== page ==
San José, Costa Rica, since 1956

President Expected To Veto Armament Law

GRANADA, Nicaragua – DefenseMinister José Adán Guerra joinedPresident Enrique Bolaños this week incriticizing the new Armament Law, arguingit infringes on the President’s constitutionalauthority as commander-in-chief.The National Assembly Nov. 18passed the armaments law regulatingguns, munitions, explosives and otherrelated materiel.The legislation was proposed byBolaños earlier this year to control the circulationand use of weapons in the handsof civilians, military and police.It also calls for creation of a nationalgun registry, and stipulates new penalties forowning unregistered or homemade guns.Before approving the law, however,the National Assembly tacked on anamendment giving the legislature controlover the government’s purchase, sale anddestruction of weapons belonging to themilitary, police or penitentiary system.The amendment appears to be a reactionby powerful interests in Congress –namely the Sandinista bench – toBolaños’s commitment to honoring theUnited States’ request that Nicaraguadestroy 30% of its stockpiled anti-aircraftmissiles (TT, May 14, Aug. 6).In addition to the hundreds of missilesNicaragua has already destroyed this year,Bolaños this month promised U.S.Secretary of Defense Donald Rumsfeldhis government would complete destructionof its remaining 1,200 missiles.Realizing the new gun law could limithis ability to comply with this promise,Bolaños set the wheels in motion to destroymore missiles before it was passedlast week. A third batch of 334 missileswas destroyed Wednesday, despite theSandinistas’ efforts to stop it in theSupreme Court.Bolaños is expected to the veto thenew gun law.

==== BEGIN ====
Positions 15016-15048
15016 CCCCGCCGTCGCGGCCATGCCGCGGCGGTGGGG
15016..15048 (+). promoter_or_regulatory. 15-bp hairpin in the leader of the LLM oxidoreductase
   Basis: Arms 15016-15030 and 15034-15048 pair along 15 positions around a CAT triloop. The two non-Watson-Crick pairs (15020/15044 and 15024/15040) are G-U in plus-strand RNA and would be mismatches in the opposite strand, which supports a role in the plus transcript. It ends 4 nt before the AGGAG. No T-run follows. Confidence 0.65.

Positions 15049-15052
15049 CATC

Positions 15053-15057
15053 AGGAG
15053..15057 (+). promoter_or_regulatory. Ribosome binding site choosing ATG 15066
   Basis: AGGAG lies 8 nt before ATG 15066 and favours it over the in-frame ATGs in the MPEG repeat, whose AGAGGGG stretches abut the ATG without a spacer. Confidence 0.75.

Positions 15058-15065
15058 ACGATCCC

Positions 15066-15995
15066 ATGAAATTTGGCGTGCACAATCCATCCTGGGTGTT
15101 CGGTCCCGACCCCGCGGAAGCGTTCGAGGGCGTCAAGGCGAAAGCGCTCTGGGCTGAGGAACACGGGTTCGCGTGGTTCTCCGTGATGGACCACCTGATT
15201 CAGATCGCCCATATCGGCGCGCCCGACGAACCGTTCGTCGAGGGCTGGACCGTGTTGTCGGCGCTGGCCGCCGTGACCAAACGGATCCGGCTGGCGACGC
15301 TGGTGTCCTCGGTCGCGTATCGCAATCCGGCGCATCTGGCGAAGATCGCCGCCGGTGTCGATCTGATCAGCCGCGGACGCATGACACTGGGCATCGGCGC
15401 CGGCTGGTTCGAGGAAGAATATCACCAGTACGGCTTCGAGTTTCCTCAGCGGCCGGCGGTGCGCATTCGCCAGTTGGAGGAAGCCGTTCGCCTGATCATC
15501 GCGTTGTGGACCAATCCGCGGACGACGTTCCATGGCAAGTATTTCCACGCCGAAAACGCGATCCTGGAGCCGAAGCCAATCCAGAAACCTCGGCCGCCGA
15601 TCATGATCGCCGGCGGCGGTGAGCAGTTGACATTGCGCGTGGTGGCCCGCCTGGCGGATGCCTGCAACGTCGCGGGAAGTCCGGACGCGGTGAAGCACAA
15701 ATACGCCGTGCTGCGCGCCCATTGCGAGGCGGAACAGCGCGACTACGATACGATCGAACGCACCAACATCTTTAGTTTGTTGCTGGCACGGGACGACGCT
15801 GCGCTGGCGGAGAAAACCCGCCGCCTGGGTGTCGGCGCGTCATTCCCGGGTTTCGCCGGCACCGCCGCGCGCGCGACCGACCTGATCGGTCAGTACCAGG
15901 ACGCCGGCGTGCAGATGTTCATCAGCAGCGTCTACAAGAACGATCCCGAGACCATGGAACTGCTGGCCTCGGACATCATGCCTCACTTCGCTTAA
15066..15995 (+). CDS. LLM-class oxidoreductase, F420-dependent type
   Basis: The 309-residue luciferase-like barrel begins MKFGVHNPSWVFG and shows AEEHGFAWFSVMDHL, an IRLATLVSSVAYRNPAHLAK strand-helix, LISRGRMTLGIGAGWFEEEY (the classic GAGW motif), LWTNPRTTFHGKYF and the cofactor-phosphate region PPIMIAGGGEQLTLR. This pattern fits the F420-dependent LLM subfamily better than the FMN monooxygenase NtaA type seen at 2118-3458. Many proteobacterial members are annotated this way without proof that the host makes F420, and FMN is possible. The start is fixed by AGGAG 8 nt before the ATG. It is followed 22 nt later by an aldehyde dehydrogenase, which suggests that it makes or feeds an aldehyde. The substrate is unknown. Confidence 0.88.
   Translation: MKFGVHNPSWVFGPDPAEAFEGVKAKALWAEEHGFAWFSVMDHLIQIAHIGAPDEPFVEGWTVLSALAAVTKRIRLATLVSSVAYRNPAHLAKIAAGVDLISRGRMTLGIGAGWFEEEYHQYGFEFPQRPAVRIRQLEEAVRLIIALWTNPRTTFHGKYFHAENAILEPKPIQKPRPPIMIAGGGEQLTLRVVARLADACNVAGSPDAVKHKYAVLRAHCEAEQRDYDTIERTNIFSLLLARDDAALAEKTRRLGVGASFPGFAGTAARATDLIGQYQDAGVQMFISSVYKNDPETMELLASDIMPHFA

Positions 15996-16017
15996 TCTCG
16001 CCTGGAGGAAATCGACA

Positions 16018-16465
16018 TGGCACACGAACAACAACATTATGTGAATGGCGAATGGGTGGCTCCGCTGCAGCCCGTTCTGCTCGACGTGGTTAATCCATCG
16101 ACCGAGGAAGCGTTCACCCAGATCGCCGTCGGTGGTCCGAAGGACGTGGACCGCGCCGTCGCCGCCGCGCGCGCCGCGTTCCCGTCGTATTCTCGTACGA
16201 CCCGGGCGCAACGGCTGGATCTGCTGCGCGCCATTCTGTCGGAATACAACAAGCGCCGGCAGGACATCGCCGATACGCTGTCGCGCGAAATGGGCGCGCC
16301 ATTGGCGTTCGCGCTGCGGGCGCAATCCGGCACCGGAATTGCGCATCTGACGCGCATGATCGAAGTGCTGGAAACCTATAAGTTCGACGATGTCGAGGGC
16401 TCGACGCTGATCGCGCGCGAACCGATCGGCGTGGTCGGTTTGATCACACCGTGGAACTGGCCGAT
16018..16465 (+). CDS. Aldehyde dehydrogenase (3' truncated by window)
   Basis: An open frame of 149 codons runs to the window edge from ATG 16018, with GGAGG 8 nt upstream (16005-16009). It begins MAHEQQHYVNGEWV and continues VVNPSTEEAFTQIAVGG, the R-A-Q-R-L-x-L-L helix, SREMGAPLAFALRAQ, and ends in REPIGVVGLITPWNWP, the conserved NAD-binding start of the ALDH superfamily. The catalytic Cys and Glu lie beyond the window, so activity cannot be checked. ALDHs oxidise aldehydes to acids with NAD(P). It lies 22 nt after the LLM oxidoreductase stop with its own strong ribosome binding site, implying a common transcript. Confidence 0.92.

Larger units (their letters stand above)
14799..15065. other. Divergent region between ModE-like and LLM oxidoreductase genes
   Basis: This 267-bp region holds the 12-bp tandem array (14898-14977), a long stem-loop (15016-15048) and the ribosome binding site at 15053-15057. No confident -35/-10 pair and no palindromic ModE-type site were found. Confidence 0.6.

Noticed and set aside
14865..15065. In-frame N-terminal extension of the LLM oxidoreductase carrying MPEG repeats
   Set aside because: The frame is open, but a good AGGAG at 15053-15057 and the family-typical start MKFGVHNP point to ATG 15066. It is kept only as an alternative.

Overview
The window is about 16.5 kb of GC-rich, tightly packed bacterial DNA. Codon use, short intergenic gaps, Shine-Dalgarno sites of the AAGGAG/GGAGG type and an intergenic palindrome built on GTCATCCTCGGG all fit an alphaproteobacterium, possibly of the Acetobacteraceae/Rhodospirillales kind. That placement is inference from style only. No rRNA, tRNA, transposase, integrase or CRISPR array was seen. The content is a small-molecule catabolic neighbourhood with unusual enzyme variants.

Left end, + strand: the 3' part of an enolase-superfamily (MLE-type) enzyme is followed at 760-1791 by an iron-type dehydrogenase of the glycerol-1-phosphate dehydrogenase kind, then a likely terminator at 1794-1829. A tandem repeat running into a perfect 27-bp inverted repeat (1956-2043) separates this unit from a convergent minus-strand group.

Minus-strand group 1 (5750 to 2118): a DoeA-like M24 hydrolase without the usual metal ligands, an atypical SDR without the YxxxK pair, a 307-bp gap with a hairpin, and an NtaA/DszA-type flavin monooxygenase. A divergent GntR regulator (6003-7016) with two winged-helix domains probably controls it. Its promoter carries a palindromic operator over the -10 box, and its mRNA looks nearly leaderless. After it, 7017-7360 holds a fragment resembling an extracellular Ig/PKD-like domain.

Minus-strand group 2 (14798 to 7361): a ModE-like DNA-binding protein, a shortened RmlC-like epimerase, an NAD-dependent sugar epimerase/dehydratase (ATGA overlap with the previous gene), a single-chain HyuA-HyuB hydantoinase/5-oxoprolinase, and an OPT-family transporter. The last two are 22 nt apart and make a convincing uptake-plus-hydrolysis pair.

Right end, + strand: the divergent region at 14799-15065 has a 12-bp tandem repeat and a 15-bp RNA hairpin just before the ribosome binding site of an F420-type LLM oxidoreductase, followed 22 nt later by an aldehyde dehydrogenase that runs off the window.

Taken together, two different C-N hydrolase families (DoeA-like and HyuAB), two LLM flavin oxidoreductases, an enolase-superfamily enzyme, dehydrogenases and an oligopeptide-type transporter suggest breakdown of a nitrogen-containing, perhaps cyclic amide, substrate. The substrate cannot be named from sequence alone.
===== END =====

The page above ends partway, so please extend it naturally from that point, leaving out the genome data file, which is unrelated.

Comments are closed.